The South Island of #WalkNZ begins: Introducing the Richmond Ranges

20190301_122929I’m alive!

I can’t quite believe it but I survived eight days in the remote New Zealand wilderness walking up and down a lot of steep, tall mountains through the Richmond Ranges.

This was classed as scary shit – the Richmond Ranges are dubbed the toughest section in the South Island on the Te Araroa trail.

Naturally, I was totally freaking out about them. Continue reading

Reflections on the North Island section of the Te Araroa Trail

20190213_130810-1Almost four months ago, I stood at the northern tip of the North Island of New Zealand.

The new pack on my back weighed just over 17kg. I carried five days worth of food and two litres of water; though anyone looking at me would have thought I was carrying the kitchen sink.

I stared at the point where the two oceans (the Tasman Sea and the Pacific Ocean) met. Waves churned. According to Maori legend, the whirlpools where the currents collide represents the creation of life.

I thought that was apt.

Here I was about to start a 3,000km journey walking the Te Araroa trail down the length of New Zealand. Anything could happen; people told me it would be life changing.

Last week, part one of the #WalkNZ journey was completed – I reached the bottom of the North Island. 101 days. 1,688km walked. Continue reading

Reaching the halfway point of #WalkNZ

20190201_091943It took me 89 days to walk 1,500km and reach the halfway point on the Te Araroa trail down the length of New Zealand.

The spot itself wasn’t physically marked on the trail, but according to the GPS trail app it was at a quaint little point next to the pleasant Tokomaru River along Burtons Track in the Tararua mountain range. Continue reading

Days 77-82 of #WalkNZ – the canoe journey down the Whanganui River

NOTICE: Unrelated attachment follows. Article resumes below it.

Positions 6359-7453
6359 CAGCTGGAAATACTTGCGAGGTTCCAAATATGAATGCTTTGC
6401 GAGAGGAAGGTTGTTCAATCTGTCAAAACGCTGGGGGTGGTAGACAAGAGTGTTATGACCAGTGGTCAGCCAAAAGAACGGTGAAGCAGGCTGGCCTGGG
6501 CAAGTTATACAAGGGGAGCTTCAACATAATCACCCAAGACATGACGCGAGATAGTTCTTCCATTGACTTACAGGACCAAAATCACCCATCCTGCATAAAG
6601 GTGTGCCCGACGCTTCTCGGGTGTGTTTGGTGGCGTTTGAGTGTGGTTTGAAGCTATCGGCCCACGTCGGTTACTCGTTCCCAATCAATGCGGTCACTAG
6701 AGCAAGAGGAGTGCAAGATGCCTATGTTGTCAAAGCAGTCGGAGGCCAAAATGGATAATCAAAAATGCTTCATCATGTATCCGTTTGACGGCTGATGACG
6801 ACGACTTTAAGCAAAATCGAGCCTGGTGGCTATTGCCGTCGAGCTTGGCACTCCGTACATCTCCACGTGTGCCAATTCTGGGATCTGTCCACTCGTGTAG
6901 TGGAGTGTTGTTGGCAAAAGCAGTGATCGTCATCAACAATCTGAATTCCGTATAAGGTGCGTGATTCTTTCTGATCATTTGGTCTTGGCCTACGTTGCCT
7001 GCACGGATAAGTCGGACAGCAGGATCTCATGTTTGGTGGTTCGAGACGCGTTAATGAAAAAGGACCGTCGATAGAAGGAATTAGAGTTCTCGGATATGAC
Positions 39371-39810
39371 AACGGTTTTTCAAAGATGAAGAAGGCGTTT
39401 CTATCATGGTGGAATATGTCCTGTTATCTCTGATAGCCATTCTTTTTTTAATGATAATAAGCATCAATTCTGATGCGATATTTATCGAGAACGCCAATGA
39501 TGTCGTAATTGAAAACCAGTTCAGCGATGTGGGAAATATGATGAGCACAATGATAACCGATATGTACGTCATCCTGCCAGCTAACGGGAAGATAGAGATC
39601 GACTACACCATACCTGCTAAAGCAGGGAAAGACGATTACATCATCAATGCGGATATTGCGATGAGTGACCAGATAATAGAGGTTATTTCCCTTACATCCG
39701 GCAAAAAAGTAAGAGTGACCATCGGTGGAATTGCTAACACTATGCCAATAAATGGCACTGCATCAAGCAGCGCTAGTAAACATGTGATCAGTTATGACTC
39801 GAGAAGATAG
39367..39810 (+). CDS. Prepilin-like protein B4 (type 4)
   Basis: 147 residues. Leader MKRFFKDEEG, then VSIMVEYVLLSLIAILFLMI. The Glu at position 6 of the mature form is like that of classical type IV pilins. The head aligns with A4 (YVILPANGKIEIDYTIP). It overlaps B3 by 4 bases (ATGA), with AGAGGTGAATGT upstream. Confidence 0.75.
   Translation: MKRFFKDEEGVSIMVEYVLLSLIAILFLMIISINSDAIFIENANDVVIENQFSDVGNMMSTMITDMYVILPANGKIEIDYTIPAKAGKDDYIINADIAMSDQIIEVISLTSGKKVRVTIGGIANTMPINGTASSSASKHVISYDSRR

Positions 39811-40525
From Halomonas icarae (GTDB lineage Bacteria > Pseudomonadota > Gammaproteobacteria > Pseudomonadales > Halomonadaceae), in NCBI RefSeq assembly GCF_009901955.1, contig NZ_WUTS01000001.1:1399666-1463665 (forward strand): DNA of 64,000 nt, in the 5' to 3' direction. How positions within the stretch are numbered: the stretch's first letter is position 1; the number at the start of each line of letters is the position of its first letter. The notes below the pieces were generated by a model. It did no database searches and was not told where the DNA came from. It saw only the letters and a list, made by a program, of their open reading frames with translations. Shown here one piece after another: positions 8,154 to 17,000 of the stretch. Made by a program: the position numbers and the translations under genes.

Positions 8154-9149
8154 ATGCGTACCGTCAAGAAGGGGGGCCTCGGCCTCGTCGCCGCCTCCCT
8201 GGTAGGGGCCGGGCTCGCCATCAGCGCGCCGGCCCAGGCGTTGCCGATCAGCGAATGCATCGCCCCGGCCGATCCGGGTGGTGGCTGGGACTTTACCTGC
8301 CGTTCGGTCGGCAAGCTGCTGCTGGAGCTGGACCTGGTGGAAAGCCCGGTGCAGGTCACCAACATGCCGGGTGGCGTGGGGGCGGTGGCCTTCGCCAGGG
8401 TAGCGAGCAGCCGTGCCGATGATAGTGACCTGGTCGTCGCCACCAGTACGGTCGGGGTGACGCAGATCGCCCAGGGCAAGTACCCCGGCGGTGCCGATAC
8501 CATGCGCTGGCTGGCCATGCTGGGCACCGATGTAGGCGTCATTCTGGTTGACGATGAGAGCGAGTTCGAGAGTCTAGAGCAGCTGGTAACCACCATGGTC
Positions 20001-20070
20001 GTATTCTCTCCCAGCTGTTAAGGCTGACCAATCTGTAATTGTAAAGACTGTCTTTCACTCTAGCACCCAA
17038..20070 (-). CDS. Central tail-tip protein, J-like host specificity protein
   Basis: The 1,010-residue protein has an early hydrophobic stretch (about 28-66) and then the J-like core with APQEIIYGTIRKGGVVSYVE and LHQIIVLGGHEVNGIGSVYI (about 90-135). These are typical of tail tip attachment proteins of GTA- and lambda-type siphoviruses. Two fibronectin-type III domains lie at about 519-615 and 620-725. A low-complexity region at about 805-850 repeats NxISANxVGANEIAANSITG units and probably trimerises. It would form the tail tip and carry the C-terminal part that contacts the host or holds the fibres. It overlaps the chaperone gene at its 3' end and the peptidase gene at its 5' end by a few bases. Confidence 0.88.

20190120_161012Whoever said paddling down the Whanganui River for six days was going to be easy was lying.

Either that or I missed the memo about what this New Zealand Great Walk canoeing journey from Whakahoro to Whanganui was really supposed to be like.

And for someone who is not only a novice but who has a slight fear about canoeing and kayaking, and who had to do a course prior to starting the 3,000 Te Araroa trail down the length of New Zealand, this fact is not exactly a minor detail. Continue reading

Almost a month into #WalkNZ: A review

20181126_093634According to the Te Araroa website, the 3,000km trail down the length of New Zealand can take 180 days at a “leisurely pace”.

This is the politically correct way of saying the trail will take 180 days for those people passed their prime, who haven’t done enough training/aren’t fit, and who have to take lots of rest days because their body is slow adjusting to trail life.

In other words – me!

Now before you all get on your high horse; yes I know this isn’t a race, that I have to listen to my body and that this is my journey. But hear me out. Continue reading